Isaiah Hartenstein, once a detriment to the Knicks on the court, has hit a groove and has been a huge difference-maker as of late.

Back on Jan. 25 after a huge win that was sealed by a clutch defensive play, New York Knicks center Isaiah Hartenstein got candid. 

The team was coming off one of their better wins on the season, beating a healthy Cleveland Cavaliers squad led by almost-Knick Donovan Mitchell. Hartenstein finished the game up with a great performance, scoring four points but dishing out four assists and grabbing nine boards, and had the biggest play of the game: 

He had been very recently expected to step up big time in the absence of New York’s starting center Mitchell Robinson, who went down with a thumb injury on Jan. 18. 

In that postgame interview, Harteinstein said, “I know myself. I’m not playing as good as I’m supposed to be playing. I feel like I’m letting the fans down, the city down a little bit. But I’m just going to keep getting better because I know I can do it. So it’s just trying to get better and represent New York.”

Since that night, and as New York has experienced the high of Julius Randle grabbing his second All-Star spot in four years with the Knicks and the low of losing two games that went into overtime over a six-game stretch, Hartenstein has, in fact, stepped it up. 

His numbers speak for themselves – over the last five games, he has averaged 10.6 rebounds, 7.8 points and a block per game. On the season, he is averaging 5.2 points per game along with 6.5 rebounds. It has been a significant jump for him, especially considering that a big knock on Hartenstein for the first few months of the season was on his defense and inability to grab many boards despite being fairly active in the paint. 

He has also been the catalyst for a few big closeout moments in the last few games for the Knicks. In their contest against the Heat, he had a game-sealing steal that took time off the clock and forced Miami to chuck a desperation triple as time expired as opposed to them being able to set a play. In the Knicks game on Feb. 5 against the fully healthy Philadelphia 76ers, he grabbed 14 boards and was part of a huge bench performance that helped the Knicks get over the huge hump of a healthy 76ers team. 

What can we attribute to this change in game plan for Hartenstein? For one, he has seen a huge increase in minutes in the absence of Robinson and with Jericho Sims still getting his feet wet as a second-year player coming off the bench for the team. Hartenstein was only averaging around 19 minutes per game over his last 15 games but is now touching 30 minutes per game over his last five. With more minutes comes more ability to get comfortable on the floor with both the first and second units, and he has slowly but surely done so.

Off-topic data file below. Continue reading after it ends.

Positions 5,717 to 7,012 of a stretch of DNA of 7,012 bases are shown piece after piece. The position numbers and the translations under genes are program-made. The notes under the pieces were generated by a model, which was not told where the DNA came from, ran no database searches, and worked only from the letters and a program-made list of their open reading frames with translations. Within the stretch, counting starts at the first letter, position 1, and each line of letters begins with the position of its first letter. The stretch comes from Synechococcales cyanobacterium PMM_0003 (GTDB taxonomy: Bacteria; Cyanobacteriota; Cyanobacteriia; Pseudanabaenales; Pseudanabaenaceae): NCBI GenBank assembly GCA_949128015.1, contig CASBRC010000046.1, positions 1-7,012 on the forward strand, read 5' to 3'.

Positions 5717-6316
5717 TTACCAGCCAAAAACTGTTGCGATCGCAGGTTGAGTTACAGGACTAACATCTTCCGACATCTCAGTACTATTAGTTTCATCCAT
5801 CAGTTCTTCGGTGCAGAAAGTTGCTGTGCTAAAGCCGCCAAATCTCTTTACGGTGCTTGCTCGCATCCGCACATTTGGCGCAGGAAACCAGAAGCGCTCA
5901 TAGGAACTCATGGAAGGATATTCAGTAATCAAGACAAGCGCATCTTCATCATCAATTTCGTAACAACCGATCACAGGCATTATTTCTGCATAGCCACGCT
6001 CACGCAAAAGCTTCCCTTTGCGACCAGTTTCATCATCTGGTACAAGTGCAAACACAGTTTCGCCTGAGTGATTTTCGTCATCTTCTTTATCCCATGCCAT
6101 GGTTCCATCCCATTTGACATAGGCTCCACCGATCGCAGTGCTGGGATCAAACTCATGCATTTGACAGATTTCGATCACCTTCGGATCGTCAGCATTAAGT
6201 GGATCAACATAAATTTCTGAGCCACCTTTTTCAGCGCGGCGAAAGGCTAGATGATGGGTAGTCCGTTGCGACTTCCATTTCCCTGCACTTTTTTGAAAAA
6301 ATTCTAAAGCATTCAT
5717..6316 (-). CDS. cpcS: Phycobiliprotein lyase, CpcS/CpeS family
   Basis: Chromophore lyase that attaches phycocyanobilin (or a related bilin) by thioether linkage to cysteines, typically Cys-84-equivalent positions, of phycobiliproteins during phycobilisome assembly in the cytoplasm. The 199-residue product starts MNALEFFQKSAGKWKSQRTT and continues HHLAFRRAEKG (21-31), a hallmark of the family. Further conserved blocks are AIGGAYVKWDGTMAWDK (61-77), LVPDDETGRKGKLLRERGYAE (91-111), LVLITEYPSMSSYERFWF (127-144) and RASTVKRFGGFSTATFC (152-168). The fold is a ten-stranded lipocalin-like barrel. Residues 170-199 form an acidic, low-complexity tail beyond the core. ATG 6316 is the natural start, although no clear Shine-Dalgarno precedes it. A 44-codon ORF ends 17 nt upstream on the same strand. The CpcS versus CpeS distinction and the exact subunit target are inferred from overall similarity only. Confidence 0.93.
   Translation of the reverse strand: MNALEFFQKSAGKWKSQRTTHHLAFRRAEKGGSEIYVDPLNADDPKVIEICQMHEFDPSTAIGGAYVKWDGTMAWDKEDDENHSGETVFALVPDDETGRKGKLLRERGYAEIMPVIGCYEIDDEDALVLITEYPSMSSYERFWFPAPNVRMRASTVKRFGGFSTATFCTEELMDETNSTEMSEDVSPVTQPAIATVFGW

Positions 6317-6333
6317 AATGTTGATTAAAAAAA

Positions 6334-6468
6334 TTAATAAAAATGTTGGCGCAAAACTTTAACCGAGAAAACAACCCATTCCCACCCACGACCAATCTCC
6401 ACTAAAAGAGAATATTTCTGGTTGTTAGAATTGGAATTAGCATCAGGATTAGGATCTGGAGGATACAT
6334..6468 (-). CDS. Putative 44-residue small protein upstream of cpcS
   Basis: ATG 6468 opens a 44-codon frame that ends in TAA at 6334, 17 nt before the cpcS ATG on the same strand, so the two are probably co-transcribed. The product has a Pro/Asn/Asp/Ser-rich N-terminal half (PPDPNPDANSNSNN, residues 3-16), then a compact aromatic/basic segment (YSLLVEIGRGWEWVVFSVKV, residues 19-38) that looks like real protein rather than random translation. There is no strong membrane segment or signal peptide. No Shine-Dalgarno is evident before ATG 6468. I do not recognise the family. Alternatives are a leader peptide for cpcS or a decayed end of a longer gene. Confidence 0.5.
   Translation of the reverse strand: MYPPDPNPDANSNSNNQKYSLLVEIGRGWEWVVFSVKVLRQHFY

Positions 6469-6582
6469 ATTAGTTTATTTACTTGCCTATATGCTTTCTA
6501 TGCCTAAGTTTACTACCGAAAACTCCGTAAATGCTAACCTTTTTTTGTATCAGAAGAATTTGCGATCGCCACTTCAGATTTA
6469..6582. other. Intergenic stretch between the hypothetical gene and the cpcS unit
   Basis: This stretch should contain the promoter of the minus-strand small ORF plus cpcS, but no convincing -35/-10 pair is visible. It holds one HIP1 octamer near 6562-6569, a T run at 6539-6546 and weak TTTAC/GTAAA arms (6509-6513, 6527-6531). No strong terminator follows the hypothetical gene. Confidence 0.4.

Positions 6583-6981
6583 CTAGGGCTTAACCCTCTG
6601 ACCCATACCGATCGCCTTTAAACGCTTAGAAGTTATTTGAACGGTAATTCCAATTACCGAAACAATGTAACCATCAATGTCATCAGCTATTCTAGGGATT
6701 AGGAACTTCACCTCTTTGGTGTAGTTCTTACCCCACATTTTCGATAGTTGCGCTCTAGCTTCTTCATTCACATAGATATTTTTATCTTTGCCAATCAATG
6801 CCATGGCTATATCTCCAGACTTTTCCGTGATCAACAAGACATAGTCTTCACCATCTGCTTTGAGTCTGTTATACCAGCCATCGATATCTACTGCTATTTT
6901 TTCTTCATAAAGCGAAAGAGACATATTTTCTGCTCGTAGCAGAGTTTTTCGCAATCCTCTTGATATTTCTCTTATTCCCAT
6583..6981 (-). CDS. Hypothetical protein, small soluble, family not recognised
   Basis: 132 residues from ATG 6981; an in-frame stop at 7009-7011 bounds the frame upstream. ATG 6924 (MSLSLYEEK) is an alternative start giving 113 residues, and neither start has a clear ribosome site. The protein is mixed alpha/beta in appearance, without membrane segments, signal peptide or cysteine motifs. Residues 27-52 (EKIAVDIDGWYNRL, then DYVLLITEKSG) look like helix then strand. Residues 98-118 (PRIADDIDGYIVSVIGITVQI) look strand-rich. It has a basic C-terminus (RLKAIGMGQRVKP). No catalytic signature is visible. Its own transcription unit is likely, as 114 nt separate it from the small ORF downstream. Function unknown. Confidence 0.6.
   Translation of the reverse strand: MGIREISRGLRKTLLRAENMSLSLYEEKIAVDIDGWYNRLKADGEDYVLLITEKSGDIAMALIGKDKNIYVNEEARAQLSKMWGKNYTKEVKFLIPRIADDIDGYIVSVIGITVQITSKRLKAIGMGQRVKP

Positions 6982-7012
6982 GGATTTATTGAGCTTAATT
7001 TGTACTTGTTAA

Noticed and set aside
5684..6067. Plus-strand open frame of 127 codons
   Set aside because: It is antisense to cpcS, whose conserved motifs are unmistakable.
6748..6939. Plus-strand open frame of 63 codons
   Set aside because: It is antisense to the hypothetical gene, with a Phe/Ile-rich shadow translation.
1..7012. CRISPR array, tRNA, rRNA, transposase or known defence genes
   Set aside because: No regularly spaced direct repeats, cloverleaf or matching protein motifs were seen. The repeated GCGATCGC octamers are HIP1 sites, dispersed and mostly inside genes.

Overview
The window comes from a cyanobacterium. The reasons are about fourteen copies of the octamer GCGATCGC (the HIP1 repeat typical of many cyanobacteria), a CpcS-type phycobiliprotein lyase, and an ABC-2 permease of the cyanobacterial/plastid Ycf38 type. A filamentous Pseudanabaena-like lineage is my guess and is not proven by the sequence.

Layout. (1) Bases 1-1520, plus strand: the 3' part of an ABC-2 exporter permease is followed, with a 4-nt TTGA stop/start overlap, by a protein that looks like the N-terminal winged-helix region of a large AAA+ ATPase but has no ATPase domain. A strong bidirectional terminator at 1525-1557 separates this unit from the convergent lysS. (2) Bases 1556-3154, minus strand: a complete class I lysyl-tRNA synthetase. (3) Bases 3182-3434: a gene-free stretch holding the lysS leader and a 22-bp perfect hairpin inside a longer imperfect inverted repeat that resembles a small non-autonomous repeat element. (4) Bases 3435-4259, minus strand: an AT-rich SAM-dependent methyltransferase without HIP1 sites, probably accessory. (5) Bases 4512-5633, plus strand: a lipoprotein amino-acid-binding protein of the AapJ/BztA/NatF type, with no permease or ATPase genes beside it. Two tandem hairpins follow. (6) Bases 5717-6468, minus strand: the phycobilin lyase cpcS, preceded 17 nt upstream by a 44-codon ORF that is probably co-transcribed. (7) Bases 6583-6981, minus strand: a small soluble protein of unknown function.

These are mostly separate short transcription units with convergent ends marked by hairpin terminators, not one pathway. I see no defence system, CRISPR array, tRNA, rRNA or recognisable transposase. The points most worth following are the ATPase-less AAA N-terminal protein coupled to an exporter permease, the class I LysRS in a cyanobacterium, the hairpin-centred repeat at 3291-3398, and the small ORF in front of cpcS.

In addition to the greater contribution, it looks like Hartenstein is finally figuring out how to share the floor with the likes of Randle, Barrett and Brunson. Prior to Robinson’s injury, Hartenstein was often placed alongside another big in Sims, which produced a so-so product. Now, Hartenstein is being plugged in alongside passers in Brunson, Randle and Immanuel Quickley and can really get to work against some seriously good bigs like Joel Embiid. 

His rebounding has been a huge plus for New York as they fought to steal wins against great Eastern Conference teams like the 76ers or the Boston Celtics over their last six contests. He, along with Randle and Sims, have helped New York to outrebound their opponents over this six-game stretch 315-303. The only games they have lost were ones where the rebounding discrepancy was tied or the opponent had more rebounds. 

Prior to this stretch, it felt like Hartenstein was grasping at rebounds that always ended up just off his fingertips and right into the opponents’ hands. Shades of Nerlens Noel’s tenure with the Knicks were starting to show themselves, with Hartenstein looking like the new victim to “balloon hands” memes. Now, he has his footing — and his hands. He is finally consistently contributing to wins, or at the very least, close games. Right now, he does not need to worry about apologizing to fans, to his team or to the city. Hartenstein is proving, one game at a time, why he was worth signing in free agency and why he can be a real contributing big to the Knicks’ bench and defensive identity. 

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